The Challenge of Contending

Discussion in 'General Baptist Discussions' started by Revmitchell, Apr 22, 2015.

  1. Revmitchell

    Revmitchell
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    ....Jude: the letter that changed everything

    In its opening verses, Jude’s epistle delivers an urgent appeal: all Christians are to defend the faith vigorously against those who would distort and pervert the truth of the gospel (Jude 3-4). We are all called to contend for the faith. But our contending should not be characterized by fiery polemics, even toward our fiercest opponents. Instead our contending should be characterized consistently by one thing: mercy. “Have mercy on those who doubt; save others by snatching them out of the fire; to others show mercy with fear, hating even the garment stained by the flesh,” Jude wrote (Jude 22-23).

    Easier said than done, of course. Just like when my wife and I disagree over who’s the rightest person in the room, we’re going to struggle with what’s worth fighting for and what’s not. Sometimes we’re going to get it wrong. Sometimes we’re going to hurt someone else in the process. But if our contending is to be characterized by mercy, we can’t ignore our duty. We have to navigate the tension, as difficult as that may be. Here are two things to remember as we contend:

    Demonstrate humility: Christians can and must contend without being contentious. Just like Jude’s audience, we have been called by, purchased by, and kept for Jesus Christ. Whatever insights we may have into Scripture are not due to our superior intellectual or moral attainments—they are gifts from God meant to bring him glory and honor (cf. 2 Peter 1:3–8). This is why, in all our contending, we must reject “an unhealthy craving for controversy” (“1 Timothy 6:4), and instead “be ready for every good work, to speak evil of no one, to avoid quarreling, to be gentle, and to show perfect courtesy toward all people” (Titus 3:1–2)....


    ...Love others: Contending is not about making doctrine more important than people. Jesus’ message to the church at Ephesus is instructive for us on this point. In Revelation 2, we read:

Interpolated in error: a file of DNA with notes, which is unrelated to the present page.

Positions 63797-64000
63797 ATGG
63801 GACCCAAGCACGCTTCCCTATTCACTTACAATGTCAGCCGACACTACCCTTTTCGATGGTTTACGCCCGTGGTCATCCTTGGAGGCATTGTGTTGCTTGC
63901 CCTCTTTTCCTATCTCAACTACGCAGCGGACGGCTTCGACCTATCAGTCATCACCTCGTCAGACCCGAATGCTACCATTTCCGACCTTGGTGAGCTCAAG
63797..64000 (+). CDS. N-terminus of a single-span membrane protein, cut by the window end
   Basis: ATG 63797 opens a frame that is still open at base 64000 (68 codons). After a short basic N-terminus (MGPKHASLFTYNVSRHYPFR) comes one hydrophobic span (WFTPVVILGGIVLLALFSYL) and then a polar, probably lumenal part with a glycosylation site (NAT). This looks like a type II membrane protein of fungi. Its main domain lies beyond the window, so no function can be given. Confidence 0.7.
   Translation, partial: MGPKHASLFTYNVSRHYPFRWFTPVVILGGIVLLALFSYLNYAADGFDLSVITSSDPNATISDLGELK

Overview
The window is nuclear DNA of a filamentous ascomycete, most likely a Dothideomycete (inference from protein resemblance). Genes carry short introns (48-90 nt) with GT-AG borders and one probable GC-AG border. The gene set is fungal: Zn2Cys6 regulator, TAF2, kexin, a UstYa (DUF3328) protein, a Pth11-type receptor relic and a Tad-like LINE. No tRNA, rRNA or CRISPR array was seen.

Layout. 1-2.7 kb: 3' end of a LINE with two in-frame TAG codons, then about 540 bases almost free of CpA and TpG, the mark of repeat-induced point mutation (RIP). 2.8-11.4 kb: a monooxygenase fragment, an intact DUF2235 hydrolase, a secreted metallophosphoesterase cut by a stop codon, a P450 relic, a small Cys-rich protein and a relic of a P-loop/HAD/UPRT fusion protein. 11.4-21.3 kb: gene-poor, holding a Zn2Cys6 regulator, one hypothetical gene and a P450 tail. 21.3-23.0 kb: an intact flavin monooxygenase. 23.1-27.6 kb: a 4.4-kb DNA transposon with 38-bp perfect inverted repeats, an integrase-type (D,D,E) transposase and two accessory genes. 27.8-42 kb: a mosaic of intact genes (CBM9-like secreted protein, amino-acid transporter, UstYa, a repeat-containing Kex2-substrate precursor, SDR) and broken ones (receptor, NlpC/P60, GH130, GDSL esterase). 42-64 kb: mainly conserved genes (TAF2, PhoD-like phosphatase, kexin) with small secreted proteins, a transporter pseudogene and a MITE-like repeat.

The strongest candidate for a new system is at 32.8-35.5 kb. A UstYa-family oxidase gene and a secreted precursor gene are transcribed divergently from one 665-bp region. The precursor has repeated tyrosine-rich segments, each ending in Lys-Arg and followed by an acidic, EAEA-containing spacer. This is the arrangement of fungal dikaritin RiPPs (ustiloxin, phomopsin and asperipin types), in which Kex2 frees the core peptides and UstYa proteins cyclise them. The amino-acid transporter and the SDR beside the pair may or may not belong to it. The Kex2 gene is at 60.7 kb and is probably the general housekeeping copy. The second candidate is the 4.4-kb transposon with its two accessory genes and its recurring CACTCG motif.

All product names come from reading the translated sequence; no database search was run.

I know your works, your toil and your patient endurance, and how you cannot bear with those who are evil, but have tested those who call themselves apostles and are not, and found them to be false. I know you are enduring patiently and bearing up for my name’s sake, and you have not grown weary. (Revelation 2:2-3)...


    ...There is a tension in contending that requires us to uphold both people and doctrine. We cannot contend without love for people any more than we can contend without a love for truth. As Storms says, “Doctrinal precision is absolutely necessary. But it isn’t enough. May God grant us grace to love others with no less fervor than we love the truth.”


    http://ftc.co/blog/posts/the-challenge-of-contending
     
  2. Rebel

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    This is very good. Thanks for posting it!
     
  3. Rolfe

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    Thread subject for the Cal/Non area?
     
  4. Revmitchell

    Revmitchell
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    Php 1:15 Some indeed preach Christ even of envy and strife; and some also of good will:
    Php 1:16 The one preach Christ of contention, not sincerely, supposing to add affliction to my bonds:
    Php 1:17 But the other of love, knowing that I am set for the defence of the gospel.


    Paul here suggests that some may preach Christ with the wrong motives. Simply preaching Christ does not justify the attitude behind the preaching. Motives must be pure rather than ambitious. Motives must be out of love for the person being spoken too rather than just to prove someone wrong. Do we preach Christ sincerely with loving motives or with contentious motives?
     
  5. Calypsis4

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    Thank you for that. I agree but it's noy easy to do.

    God bless you.
     
  6. HankD

    HankD
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    Good post Rev!

    HankD
     

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